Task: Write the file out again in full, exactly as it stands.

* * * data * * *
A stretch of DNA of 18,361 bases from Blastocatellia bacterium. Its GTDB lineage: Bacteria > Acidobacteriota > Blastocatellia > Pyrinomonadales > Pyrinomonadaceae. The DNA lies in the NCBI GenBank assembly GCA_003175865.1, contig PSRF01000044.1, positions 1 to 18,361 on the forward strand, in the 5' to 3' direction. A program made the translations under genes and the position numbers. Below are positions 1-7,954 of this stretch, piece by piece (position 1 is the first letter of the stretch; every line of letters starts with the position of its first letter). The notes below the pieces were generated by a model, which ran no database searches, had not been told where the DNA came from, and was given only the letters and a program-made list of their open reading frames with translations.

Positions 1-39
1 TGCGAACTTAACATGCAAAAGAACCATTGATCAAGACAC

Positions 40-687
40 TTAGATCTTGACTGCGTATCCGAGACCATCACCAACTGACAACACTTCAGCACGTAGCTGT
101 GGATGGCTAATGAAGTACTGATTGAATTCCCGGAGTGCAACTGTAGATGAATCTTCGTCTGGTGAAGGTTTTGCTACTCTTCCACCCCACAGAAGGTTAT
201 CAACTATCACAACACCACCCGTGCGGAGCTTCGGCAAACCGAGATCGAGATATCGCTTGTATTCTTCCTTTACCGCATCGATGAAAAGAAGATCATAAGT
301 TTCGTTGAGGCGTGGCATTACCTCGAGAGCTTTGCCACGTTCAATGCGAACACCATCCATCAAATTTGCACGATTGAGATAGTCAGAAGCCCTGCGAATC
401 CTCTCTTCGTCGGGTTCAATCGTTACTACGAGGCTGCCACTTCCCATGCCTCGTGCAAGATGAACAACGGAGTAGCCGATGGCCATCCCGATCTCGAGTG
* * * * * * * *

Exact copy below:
A stretch of DNA of 18,361 bases from Blastocatellia bacterium. Its GTDB lineage: Bacteria > Acidobacteriota > Blastocatellia > Pyrinomonadales > Pyrinomonadaceae. The DNA lies in the NCBI GenBank assembly GCA_003175865.1, contig PSRF01000044.1, positions 1 to 18,361 on the forward strand, in the 5' to 3' direction. A program made the translations under genes and the position numbers. Below are positions 1-7,954 of this stretch, piece by piece (position 1 is the first letter of the stretch; every line of letters starts with the position of its first letter). The notes below the pieces were generated by a model, which ran no database searches, had not been told where the DNA came from, and was given only the letters and a program-made list of their open reading frames with translations.

Positions 1-39
1 TGCGAACTTAACATGCAAAAGAACCATTGATCAAGACAC

Positions 40-687
40 TTAGATCTTGACTGCGTATCCGAGACCATCACCAACTGACAACACTTCAGCACGTAGCTGT
101 GGATGGCTAATGAAGTACTGATTGAATTCCCGGAGTGCAACTGTAGATGAATCTTCGTCTGGTGAAGGTTTTGCTACTCTTCCACCCCACAGAAGGTTAT
201 CAACTATCACAACACCACCCGTGCGGAGCTTCGGCAAACCGAGATCGAGATATCGCTTGTATTCTTCCTTTACCGCATCGATGAAAAGAAGATCATAAGT
301 TTCGTTGAGGCGTGGCATTACCTCGAGAGCTTTGCCACGTTCAATGCGAACACCATCCATCAAATTTGCACGATTGAGATAGTCAGAAGCCCTGCGAATC
401 CTCTCTTCGTCGGGTTCAATCGTTACTACGAGGCTGCCACTTCCCATGCCTCGTGCAAGATGAACAACGGAGTAGCCGATGGCCATCCCGATCTCGAGTG